A focal point for this spending is Soccer City Stadium in Johannesburg, which will be the site of the opening game June 11 and the final July 11. Government spokesmen argue that it is an investment that will pay dividends, and journalists are speculating about the windfall resulting from the influx of hundreds of thousands of tourists.
But is the money spent on the World Cup indeed an investment that pays dividends for the host country?
According to soccer writers Simon Kuper and Stefan Szymanski, in their book, “Soccernomics,” the World Cup is a great excuse for spending but not necessarily a wise investment. They argue that host countries do not make money from hosting the tournament.
There is, however, an interesting fringe benefit: The people of the host country are happier as a result of their efforts. Polls from previous tournaments indicate that “staging a World Cup won’t make you rich, but it does tend to cheer you up” (to quote Kuper and Szymanski), possibly because of the party atmosphere or being the “center” of the world for a month.
But what about closer to home? What are locals spending for the World Cup?
I have some buddies who are going to the World Cup, and I asked them what the trip would cost them. Expenses include flights, hotel, transportation and game tickets.
My buddies were able to cash in airline miles, saving a huge amount by avoiding that $2,500 airfare to Africa. Hotels cost $80 to $100 per night, and game tickets run about $100 for the group games but get more expensive in later rounds. My friend bought everything individually, but he priced out package deals that run about $6,000.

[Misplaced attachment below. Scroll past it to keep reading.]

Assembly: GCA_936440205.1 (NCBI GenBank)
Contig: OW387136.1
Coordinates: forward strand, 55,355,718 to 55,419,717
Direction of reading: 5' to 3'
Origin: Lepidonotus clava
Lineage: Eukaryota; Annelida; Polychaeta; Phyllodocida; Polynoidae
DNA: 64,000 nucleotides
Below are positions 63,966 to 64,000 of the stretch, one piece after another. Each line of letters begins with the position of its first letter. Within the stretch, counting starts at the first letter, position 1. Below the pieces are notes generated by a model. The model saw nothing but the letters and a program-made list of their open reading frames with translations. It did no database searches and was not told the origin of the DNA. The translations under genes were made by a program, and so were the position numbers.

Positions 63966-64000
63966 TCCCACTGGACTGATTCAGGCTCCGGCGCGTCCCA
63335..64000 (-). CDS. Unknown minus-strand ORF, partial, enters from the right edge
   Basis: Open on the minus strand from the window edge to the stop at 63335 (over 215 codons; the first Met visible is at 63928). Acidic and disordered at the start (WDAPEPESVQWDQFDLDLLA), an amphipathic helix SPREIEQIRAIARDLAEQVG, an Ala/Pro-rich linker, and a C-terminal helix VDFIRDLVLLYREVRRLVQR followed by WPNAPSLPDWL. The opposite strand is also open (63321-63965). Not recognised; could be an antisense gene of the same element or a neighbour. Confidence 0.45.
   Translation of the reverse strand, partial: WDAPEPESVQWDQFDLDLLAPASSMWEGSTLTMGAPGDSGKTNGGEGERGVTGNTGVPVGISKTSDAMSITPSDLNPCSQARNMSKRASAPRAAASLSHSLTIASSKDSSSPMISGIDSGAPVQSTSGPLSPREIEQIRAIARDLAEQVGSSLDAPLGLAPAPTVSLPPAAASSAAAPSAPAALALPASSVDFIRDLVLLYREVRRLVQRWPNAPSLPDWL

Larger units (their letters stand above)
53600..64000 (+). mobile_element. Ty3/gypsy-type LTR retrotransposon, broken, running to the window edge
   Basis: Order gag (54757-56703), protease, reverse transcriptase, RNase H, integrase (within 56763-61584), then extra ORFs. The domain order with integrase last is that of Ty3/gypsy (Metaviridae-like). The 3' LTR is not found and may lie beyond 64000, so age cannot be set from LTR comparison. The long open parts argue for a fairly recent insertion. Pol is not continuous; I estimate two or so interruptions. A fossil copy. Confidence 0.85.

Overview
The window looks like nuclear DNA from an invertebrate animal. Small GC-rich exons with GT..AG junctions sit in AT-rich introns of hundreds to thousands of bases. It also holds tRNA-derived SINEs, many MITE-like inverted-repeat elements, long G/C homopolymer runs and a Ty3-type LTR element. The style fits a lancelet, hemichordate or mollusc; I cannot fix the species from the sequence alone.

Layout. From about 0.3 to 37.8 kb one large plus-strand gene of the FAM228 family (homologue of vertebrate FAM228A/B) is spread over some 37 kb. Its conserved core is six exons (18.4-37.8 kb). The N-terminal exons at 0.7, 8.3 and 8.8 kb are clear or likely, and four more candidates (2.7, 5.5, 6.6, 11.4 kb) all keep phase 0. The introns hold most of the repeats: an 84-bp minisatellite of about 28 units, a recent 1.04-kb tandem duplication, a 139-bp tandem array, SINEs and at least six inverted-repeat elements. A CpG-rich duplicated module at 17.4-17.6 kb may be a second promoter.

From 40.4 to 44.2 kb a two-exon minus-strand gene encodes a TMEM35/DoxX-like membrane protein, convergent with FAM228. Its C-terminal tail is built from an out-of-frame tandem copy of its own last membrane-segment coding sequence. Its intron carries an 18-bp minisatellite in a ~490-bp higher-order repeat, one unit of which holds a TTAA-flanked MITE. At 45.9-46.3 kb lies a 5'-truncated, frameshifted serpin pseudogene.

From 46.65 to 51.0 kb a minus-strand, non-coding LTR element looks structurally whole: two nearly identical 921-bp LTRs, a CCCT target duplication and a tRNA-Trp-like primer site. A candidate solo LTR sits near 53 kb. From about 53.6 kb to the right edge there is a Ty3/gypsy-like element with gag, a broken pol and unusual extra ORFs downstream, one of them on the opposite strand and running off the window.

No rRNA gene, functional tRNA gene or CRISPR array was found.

A friend from Holland has the added expense of flights within South Africa as he follows the Dutch national team around the country.
My family expenses are a bit more convoluted. We knew we’d want to watch the games, so we decided to upgrade from basic cable. We could, of course, get the games on Univision, but we wanted to understand the commentators, and my Spanish is simply not up to the task, despite the efforts of Harbor High’s teaching staff during my days there in the late 1980s.
There is no point in getting the stations with the games if the TV is lousy, so we went out on Black Friday in November — yes, we have been thinking about the Cup that long — and bought a flat-screen TV ($480) to replace our old set. We determined that a Blu-ray DVD player ($120) would complement the TV nicely.
Because the new components did not fit into the “hand-me-down” entertainment center we had received from my parents about 10 years ago, we decided to have a custom entertainment center built ($2,800).
And, well, if we’re going to get an entertainment center built in, now’s the time to replace the carpet ($1,000) and paint ($70).
What began as a simple cable upgrade turned into a $4,470 living room remodel.
My son — age 9 and possibly more of a soccer fanatic than I am — and I have bought some other incidental items because of the World Cup, too. In the past couple of months, I have spent about $150 on books and magazines, while my son bought World Cup trading cards ($10).
All this personal economic irresponsibility is, of course, completely justified — we’re in an economic downturn, and a recovery occurs when consumers open their wallets. The president said so.
Consequently, if I decide to order father-son U.S. national team jerseys (about $65 dollars each), it’s not out of weakness on my part. No — I’m doing my patriotic duty to stimulate the economy.
n Greg Olson is a soccer enthusiast and the athletic director at Baymonte Christian School in Scotts Valley. This is the second in a series of columns leading up to the mid-June World Cup in South Africa.